Nike suspends relationship with Kyrie Irving; LeBron says Irving caused ‘harm to a lot of people’

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Troubles keep piling up for Kyrie Irving.

Already suspended five games by the Nets for a Tweet promoting an antisemitic movie (then his refusal to apologize for it until after the suspension), Nike has suspended its working relationship with Irving, the company announced late on Friday. Here is the full statement from Nike:

“At Nike, we believe there is no place for hate speech and we condemn any form of antisemitism. To that end, we’ve made the decision to suspend our relationship with Kyrie Irving effective immediately and will no longer launch the Kyrie 8. We are deeply saddened and disappointed by the situation and its impact on everyone.”

Irving’s signature line is one of Nike’s better-selling basketball shoes, particularly some earlier models. However, his contract with the shoe giant was set to end in October of next year, and there had been reports Nike did not plan to extend that deal before this current incident. Now it seems highly unlikely there will ever be another new Kyrie shoe with Nike.

Nike’s biggest-selling shoe among active players belongs to Irving’s former teammate LeBron James, who spoke about Irving’s situation Friday night after the Lakers fell to the Jazz.

“Me, personally, I don’t condone any hate to any kinds, any race, to Jewish communities, to Black communities, to Asian communities. You guys know where I stand… I believe what Kyrie did caused some harm to a lot of people… He apologized. But he caused some harm, and I think it’s unfortunate. I don’t stand on the position to harm people when it comes to your voice or your platform or anything. So it doesn’t matter what color your skin is, how tall you are, what position you’re in — if you are promoting or soliciting or saying harmful things to any community that harm people, then I don’t respect it. I don’t condone it.”

When Irving tried to find a trade out of Brooklyn last summer, the Lakers were reportedly the most interested suitor. However, among the issues, Irving was looking for a lengthy contract extension off his current deal — something the Nets refused to offer, leading to Irving’s desire to move on — and the Lakers were not willing to offer that kind of extension either, reports Adrian Wojnarowski at ESPN.

“I think it speaks to what happened last summer when Brooklyn was resistant to giving Kyrie Irving a long-term, guaranteed contract,” said Adrian Wojnarowski. “So were the Lakers in a sign-and-trade scenario with Brooklyn…

“Kyrie Irving is back right where he was this summer, which is having to prove himself. Prove that he can be trusted. Prove that he’s be a good faith partner for an NBA team, whether it’s Brooklyn or elsewhere in the league.”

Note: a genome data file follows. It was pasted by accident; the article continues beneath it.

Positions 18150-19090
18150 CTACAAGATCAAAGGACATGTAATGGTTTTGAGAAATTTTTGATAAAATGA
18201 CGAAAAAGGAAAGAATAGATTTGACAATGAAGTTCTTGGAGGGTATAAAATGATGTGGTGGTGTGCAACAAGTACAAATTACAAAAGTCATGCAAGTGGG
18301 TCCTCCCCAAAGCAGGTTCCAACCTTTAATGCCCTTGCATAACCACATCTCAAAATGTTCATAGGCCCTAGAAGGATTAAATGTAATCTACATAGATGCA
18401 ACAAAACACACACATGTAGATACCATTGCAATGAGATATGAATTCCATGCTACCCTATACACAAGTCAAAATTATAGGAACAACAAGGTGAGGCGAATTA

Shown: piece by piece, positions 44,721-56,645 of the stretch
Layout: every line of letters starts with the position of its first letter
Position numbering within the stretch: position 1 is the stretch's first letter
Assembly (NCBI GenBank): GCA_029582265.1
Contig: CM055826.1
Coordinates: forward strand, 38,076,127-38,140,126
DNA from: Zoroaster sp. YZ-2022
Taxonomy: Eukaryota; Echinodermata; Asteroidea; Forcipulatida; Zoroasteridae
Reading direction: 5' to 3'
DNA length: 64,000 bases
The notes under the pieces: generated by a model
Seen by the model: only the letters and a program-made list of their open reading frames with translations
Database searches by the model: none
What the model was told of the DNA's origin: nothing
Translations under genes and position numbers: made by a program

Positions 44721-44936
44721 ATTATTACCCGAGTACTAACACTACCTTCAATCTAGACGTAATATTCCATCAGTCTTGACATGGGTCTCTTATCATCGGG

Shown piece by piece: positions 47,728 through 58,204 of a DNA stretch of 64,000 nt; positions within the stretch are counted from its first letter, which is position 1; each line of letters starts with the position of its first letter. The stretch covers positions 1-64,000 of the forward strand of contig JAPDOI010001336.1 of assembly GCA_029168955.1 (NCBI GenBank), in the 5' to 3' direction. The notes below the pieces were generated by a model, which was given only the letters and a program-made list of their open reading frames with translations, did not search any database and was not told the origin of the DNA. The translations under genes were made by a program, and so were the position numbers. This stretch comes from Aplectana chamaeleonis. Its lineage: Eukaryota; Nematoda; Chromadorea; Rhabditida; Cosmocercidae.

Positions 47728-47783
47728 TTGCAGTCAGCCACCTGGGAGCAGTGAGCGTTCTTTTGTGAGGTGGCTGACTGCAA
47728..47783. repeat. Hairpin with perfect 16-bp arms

Irving does not have that trust in Brooklyn, although according to reports team owner Joe Tsai tried to give it to him. The Nets took heat in the media for what appeared to be a reaction to Irving’s Tweet promoting this antisemitic movie filled with disinformation (it denied the holocaust happened, for example). According to reporting from Ramona Shelburne and Wojnarowski at ESPN, Tsai thought this was a “teachable moment” with Irving and treated it that way, despite pressure from NBA Commissioner Adam Silver and Nets GM Sean Marks.

“Against the backdrop of calls for swift action, sources said Tsai had resisted and insisted on taking time to educate Irving on the horrors of antisemitism…

“As it turned out, the redemptive arc that Tsai had imagined for his star had devolved into what the owner felt was a repetitive exercise in Irving’s betrayal of good faith, sources said. For nearly a week, Tsai kept extending the clock to give Irving a chance to get this right for himself, the franchise and the Jewish community — and Irving never returned a single of his text messages, sources said.”

The Nets eventually suspended Irving for five games, costing him nearly $1.3 million.

And the financial hits keep on coming for Irving with Nike suspending their relationship with him as well.

Celtics lock-up Al Horford with two-year, $20 million extension

Washington Wizards v Boston Celtics
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Brad Stevens has locked up the core of this Celtics team — the one that reached the Finals last season and has the best record in the NBA to start this one — through the summer of 2025.

They did that with a two-year, $20 million extension (that kicks in next season). The story was broken by Adrian Wojnarowski of ESPN and later confirmed by the Celtics.

Horford, 36, is making $26.5 million this season, the final year of a four-year, $109 million deal he signed in Philadelphia. While he never fit well as a stretch four next to Joel Embiid, he has worked well as a role player in Boston’s front line. The Celtics have locked him up at a deal closer to the league average and about his value now, at an average of $10 million a season (both years are fully guaranteed). It’s a fair deal for both sides, and a low enough number that if Father Time starts to win the race it doesn’t hurt Boston much.

With Robert Williams still out following knee surgery, Horford has seen his minutes increase to start this season but he has handled it well, averaging  10.9 points and 6.3 rebounds a game, shooting 55.5% overall and 48.8% from 3-point range. Joe Mazzulla will likely try to get Horford some rest down the line when he can, but for now he’s leaning on the veteran.